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Hi having trouble when i plug guitar or mic into the neo. when i raise the trim to hear the input, the re is a big buzzing sound that just wont go away... any ideas?

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Do you have any light dimmer in the house?
Are you using humbucking guitar pickup?
Do the the buzz change when the move the guitar around, it may be picking up radiate magnetic field from the transformers of the equipment.
The preamp is very sensitive with very high gain circuits that amplify signals in the millivolt range, so godd shielding and grounding is needed.

Posted on Dec 31, 2010

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Posted on Jan 02, 2017

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I just purchased a Takamine acoustic/electric EG 350 SC which sounds great until I plugged it into a Mackey sound board. I sounded like distortion was coming out. In other words, it sounded like ****. I...


I ASSUME that you plugged your guitar into a DI box that then used BALANCED XLR cable to the Mackie board??? The guitar generates line level and the Mackie board inputs are mostly mic level... you will get distortion if you overdrive the Mackie board. You could try going into line level jacks, HOWEVER if you go any distance balanced interconnects must be used. Even the line level jacks require using TRS balanced cables. Try is using a DI box, and preferably one with a gain switch. Also fiddle with the ground lift switch on it for least noise or hum. I use the LiveWire brand DI boxes and they seem to work fine. Then it is important to set the gain with the trim on the MAckie so you don't clip. Also be aware that an acoustic guitar can "hear" speakers and you can get feedback or regeneration that will sound like you are in a cave.

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You need to check the actual signal levels to make sure they are within the specs for the unit. The mic input is low impedance. Your mic should be like a Shure SM58 or equivalent. The output is fairly high... up to +14DB which will require you to turn down the trims on a mixer this runs into or set a -20Db pad at the input. I suspect your distortion is from the device output to the mixer input. It is VERY important that the mic does NOT "hear" the speakers as the feedback loop resulting will be mass distortion. The guitar should also not "hear" the mains.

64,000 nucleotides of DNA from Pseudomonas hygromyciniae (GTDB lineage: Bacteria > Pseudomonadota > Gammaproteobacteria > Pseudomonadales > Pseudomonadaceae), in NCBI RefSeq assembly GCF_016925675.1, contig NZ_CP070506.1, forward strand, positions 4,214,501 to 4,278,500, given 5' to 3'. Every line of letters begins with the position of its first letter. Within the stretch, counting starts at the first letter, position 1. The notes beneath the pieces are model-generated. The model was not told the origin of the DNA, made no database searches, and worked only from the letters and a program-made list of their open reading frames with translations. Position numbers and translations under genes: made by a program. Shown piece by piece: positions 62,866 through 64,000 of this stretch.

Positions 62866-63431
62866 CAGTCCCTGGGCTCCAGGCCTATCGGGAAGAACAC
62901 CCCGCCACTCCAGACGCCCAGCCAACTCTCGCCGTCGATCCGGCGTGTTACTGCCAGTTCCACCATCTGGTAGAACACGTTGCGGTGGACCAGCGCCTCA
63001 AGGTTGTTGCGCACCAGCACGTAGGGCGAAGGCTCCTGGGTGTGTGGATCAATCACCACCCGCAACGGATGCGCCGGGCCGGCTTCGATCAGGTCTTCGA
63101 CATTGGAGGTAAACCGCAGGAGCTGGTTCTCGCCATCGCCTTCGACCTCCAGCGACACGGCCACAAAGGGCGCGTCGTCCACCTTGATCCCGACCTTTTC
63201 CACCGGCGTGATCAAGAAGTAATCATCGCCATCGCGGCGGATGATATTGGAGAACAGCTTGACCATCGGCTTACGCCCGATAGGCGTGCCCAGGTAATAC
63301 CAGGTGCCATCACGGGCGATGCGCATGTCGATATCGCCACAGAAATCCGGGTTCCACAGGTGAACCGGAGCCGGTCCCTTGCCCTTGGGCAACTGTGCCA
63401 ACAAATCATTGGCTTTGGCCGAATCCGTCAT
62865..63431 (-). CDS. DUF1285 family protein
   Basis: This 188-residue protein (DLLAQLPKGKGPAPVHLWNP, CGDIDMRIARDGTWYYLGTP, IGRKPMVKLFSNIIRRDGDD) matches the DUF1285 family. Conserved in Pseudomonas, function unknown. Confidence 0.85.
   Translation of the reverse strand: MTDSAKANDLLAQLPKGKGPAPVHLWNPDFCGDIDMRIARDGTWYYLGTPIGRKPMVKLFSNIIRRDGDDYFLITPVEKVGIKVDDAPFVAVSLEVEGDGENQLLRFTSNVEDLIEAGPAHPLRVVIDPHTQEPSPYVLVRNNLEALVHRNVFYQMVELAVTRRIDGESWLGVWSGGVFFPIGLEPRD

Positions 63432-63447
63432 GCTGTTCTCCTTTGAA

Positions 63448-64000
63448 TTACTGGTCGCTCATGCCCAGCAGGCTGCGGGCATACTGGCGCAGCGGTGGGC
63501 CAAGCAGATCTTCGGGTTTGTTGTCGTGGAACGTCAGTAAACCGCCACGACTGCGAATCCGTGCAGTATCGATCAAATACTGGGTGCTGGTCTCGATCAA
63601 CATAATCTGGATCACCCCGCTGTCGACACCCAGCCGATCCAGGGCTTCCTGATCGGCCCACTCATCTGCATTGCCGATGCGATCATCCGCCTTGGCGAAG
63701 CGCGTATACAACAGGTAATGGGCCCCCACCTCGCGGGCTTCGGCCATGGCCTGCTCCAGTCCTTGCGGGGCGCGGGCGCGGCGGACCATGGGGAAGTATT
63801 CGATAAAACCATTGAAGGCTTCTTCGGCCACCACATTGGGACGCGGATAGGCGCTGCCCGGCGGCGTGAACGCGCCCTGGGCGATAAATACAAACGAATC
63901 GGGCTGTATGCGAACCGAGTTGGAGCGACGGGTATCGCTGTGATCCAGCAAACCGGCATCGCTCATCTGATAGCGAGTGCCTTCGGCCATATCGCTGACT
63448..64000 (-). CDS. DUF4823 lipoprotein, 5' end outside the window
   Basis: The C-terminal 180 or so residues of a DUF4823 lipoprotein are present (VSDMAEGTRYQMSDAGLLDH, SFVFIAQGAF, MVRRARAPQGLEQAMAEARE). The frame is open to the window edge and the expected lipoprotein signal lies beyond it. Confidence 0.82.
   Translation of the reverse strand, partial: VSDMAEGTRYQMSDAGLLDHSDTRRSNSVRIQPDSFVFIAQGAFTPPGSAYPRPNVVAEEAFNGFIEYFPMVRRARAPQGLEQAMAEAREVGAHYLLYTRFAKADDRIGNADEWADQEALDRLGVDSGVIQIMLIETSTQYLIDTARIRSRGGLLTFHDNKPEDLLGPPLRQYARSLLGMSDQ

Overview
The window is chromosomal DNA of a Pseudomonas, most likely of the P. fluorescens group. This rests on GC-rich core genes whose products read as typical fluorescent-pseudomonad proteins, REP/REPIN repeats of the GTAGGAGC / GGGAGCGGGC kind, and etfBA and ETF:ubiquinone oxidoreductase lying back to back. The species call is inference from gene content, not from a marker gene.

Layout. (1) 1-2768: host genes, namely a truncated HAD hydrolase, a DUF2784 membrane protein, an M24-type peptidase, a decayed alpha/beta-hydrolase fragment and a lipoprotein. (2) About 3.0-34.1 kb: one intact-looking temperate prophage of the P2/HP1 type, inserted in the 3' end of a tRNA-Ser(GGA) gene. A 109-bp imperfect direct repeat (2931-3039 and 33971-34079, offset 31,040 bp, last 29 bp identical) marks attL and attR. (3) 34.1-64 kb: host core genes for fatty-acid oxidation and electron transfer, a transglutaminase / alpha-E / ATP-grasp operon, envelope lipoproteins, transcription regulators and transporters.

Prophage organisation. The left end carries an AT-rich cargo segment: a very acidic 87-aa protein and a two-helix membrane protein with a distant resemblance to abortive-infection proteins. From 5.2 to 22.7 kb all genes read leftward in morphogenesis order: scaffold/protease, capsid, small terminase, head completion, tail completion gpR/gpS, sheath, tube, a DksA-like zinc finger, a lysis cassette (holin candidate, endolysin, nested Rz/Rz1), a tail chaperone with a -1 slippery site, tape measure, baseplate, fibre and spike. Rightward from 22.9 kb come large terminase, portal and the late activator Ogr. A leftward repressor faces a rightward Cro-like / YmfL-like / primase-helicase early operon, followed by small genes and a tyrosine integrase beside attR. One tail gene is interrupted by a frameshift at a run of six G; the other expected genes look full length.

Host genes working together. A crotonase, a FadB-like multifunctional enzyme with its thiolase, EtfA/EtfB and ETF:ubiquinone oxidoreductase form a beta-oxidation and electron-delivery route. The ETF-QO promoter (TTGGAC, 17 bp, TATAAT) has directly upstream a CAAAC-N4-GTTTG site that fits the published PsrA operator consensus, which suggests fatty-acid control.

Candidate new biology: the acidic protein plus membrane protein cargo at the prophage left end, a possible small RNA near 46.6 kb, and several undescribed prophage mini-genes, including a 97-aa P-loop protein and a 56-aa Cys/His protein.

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Make sure you do NOT have a monitor speaker that is active! If you have a monitor speaker, it is POSSIBLE that there is a SUPERSONIC feedback going on that you cannot hear. This would saturate the system and distort your recording. Studio mics have a lot of gain and a wide response.

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You need a directional microphone, and then it needs to be pointed away from the guitar. Another technique would be to provide some acoustic insulation between the mic and the guitar, like a wall or a partition like what is used to set up office cubicles.

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1 Answer

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Hi,

Things to check.

I'm assuming you are using the Hi-z input on the front of the 2488 to line-in your guitar. That input equates to the H input of the 2488 (you can use the front Hi-Z or the normal 1/4 inch input on the back as the H input). Therefore you need to turn up the H input trim pot to hear your guitar coming through. You should see the meters for the main stereo bus moving as signal is coming in. That means your signal is getting into the 2488 but it won't be assigned to any track until you assign input H to a track. Once you assign the input to a track and press the rec button for that track (to arm it for recording) you'll see the meters registering both on the stereo bus and for the track you have assigned.

If you've turned up the H input trim knob and still don't get any sound, insure that the volume knob on the guitar is turned up as well.

If that fails too I would try jiggling or using a different guitar wire.

Good luck.